Some people mistake night eating syndrome (NES) with sleep-related eating disorder (SRED), but a person that suffers from NES is fully aware of their food ingestion during the night, while a person with SRED is not. Aside from being aware of the food intake, there can be other night eating syndrome symptoms that can help you or a loved one determine whether a disorder is present or not.
According to the Harvard Medical School, night eating syndrome affects 1 or 2 out of 100 people in the general population. Also noted, researchers have explored its link to weight gain. About 9-14 percent of the people that seek treatment at obesity clinics are affected by this night eating disorder, and as many as 27 percent of severely obese people.
What are the Most Common Night Eating Syndrome Symptoms?
Unlike the occasional snack in the middle of the night that many people indulge in, NES is a persistent behavior and often hard for the affected individual to stop. By becoming familiar with the symptoms of night time eating disorder, you or a loved can seek professional treatment to help take control of NES. Some of the most common symptoms of night eating syndrome include:
- Consuming at least 25 percent or more of the caloric intake after the last evening meal.
- Not feeling hungry during the morning and may not be hungry for several hours after
- Feeling guilty or angry about how much food was eaten during the night
- Has difficulty sleeping and believes eating can help them get to sleep
- Eating throughout the evening hours is continual
- Most of the food items eaten are high in carbohydrates
- The majority of the food consumed takes place after the last evening meal and just before breakfast time
- While aware of their night time food intake –they may be keeping it a secret from others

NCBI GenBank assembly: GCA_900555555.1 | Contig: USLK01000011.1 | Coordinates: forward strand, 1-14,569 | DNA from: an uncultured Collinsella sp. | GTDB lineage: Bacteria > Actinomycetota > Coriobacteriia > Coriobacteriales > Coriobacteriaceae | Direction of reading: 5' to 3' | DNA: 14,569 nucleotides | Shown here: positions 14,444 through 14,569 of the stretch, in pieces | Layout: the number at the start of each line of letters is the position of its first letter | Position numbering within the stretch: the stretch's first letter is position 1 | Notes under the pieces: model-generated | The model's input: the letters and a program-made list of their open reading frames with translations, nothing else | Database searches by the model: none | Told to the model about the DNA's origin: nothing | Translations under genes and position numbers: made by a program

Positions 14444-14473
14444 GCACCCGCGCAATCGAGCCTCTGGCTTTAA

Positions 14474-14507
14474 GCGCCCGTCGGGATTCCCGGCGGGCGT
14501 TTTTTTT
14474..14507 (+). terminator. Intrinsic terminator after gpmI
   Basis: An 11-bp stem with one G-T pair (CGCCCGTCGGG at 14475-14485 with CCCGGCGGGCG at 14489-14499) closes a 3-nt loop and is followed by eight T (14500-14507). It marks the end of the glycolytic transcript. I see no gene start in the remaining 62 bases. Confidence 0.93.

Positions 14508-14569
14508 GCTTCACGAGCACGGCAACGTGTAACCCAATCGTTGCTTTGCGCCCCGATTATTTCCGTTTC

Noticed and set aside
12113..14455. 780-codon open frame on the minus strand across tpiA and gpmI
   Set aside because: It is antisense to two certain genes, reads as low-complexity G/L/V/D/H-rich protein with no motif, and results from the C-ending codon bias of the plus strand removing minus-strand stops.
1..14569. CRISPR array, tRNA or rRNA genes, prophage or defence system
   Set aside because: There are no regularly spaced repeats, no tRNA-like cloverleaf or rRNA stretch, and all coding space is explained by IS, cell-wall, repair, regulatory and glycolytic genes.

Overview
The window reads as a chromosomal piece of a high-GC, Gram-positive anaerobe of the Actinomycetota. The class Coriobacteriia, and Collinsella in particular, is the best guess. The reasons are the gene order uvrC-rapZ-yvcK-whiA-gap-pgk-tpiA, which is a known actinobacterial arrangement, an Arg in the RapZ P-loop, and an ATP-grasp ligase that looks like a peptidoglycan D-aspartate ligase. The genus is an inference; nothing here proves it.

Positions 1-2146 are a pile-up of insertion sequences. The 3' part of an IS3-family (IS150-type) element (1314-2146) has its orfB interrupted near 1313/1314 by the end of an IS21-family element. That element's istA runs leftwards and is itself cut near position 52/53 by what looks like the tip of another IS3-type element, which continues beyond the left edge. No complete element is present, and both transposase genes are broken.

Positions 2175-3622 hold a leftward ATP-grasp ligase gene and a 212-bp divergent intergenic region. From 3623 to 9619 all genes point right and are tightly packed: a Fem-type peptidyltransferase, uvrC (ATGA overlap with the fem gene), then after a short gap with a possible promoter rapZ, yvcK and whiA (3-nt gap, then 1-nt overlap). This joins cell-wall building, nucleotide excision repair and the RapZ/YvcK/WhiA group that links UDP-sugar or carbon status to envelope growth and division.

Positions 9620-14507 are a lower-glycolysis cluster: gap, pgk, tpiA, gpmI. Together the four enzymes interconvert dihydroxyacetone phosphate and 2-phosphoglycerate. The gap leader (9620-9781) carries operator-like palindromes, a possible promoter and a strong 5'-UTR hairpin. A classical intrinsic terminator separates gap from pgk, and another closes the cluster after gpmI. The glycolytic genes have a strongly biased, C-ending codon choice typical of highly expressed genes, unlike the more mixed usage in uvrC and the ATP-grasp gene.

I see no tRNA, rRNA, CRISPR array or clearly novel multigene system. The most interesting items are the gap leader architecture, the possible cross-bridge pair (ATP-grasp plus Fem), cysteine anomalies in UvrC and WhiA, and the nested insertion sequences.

To be more assured that a person suffers from night time syndrome, the pattern of symptoms must have been continuously present for two months or longer. Night time ingestion should also be occurring two times a week or more. In most cases, people who suffer from NES may also be dealing with emotional problems.
Psychological Factors that May Trigger Night Eating Syndrome
People that suffer from night eating disorder may also be affected with an emotional disorder, and may also suffer from obesity. According to the U.S. National Library of Medicine, other factors underlying NES include genetic predispositions, hormonal and neurochemical disturbances, and mood disorders. Some triggers that may be associated with a mental disorder include:
- Low self- esteem
- Failed attempts at dieting
If you or a loved one are familiar with the night eating syndrome symptoms mentioned above, and feel that you may be affected by NES, then it is recommended to consult with a medical professional and talk about treatment options. Depending on the individual, the severity of NES, and any emotional issues present -treatment may consists of counseling, a nutritional program, and possibly medication if a mental disorder is diagnosed.